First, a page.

According to celebrity health guru Dr. Oz, knowing your gut type is key to fixing your gut bacteria and losing weight. In a recent Twitter post to his over 3.8 million followers, Oz wrote:
“Why can some people eat anything without gaining weight while others can’t? The answer might be their “gut type” http://bit.ly/1paPfvY”
Why can some people eat anything without gaining weight while others can’t? The answer might be their “gut type” https://t.co/gYn7jZrN1u
— Dr. Mehmet Oz (@DrOz) 7 March 2016
Gut bacteria play a significant role in human health by supplying essential nutrients, helping with digestion and promoting enteric nerve function (which in turn helps control motor functions). Gut bacteria can potentially be harmful when the gut ecosystem undergoes abnormal changes due to stress, illness, lifestyle or poor dietary habits.
When it comes to weight loss—research shows that some gut bacteria process food more proficiently than others; this can leave more calories for an individual who may have trouble with weight loss as a result.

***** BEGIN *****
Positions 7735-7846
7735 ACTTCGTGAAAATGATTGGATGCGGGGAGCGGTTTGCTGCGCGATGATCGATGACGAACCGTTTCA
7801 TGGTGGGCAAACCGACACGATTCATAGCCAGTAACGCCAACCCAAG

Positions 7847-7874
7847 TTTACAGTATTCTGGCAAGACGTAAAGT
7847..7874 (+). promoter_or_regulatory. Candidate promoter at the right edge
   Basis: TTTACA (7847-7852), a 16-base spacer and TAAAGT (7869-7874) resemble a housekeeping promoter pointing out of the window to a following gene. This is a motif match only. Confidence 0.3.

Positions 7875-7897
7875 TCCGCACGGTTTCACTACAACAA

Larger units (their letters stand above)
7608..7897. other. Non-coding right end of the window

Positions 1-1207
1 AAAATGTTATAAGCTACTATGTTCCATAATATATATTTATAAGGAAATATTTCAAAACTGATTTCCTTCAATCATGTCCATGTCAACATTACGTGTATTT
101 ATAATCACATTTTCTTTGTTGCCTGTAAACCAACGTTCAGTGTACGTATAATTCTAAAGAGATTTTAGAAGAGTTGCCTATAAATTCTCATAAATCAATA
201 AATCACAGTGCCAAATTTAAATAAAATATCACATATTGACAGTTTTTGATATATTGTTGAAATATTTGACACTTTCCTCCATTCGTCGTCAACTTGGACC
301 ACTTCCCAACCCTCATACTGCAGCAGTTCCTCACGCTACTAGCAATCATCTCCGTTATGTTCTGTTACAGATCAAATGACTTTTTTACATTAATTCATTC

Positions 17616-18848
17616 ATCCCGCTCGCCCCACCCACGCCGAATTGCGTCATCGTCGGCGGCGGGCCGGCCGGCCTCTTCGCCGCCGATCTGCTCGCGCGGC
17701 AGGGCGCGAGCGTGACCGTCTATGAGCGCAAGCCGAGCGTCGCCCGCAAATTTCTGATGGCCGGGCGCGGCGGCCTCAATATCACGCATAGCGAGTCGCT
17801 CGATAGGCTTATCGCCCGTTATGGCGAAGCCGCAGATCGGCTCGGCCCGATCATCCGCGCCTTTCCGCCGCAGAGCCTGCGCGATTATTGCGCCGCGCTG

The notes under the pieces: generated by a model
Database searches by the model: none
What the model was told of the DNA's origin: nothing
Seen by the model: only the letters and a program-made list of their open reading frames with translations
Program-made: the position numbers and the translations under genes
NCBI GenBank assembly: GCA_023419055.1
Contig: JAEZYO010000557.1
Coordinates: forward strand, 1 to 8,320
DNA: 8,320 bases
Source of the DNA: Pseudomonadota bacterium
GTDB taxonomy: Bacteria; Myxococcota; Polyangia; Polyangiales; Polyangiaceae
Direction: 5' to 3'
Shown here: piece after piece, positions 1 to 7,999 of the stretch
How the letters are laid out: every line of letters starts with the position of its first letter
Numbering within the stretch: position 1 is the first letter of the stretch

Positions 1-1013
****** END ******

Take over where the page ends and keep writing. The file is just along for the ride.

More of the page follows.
Gut Type Affects Weight Loss
According to a study published online in the journal (aptly-called) Gut, among the millions of bacteria thriving in the gut, one microbe known as Akkermansia muciniphila could change how the body processes food and affects weight. This microbe comprises of up to five percent of gut bacteria and is associated with the following:
- A diet that is rich in fiber: Foods that are rich in fiber include bran flakes, barley and whole-wheat spaghetti. By increasing your fiber intake, you will more likely be able to prevent weight gain and maintain a healthy weight loss plan. Check out everything you really need to know about fiber!
- Lower levels of blood sugar, insulin and fat (which can help control weight and prevent risk of heart disease)
- A healthier distribution of body fat
Study researchers suggest that this microbe is a potential mark for new treatments in the metabolic disease fields; however, it can’t completely undo an unhealthy lifestyle. What supports a thriving gut community is adequate sleep, exercise and a plant-based diet.
Sources for Today’s Article:
Dr. Mehmet Oz, Twitter post. 7:03 a.m. – 7 Mar 2016. https://twitter.com/DrOz/status/706857746419851264.
Zhang, Y., et al., “Impacts of Gut Bacteria on Human Health and Diseases,” International Journal of Molecular Sciences, 2015 Apr; 16(4): 7493–7519; Published online 2015 Apr 2. doi: 10.3390/ijms16047493.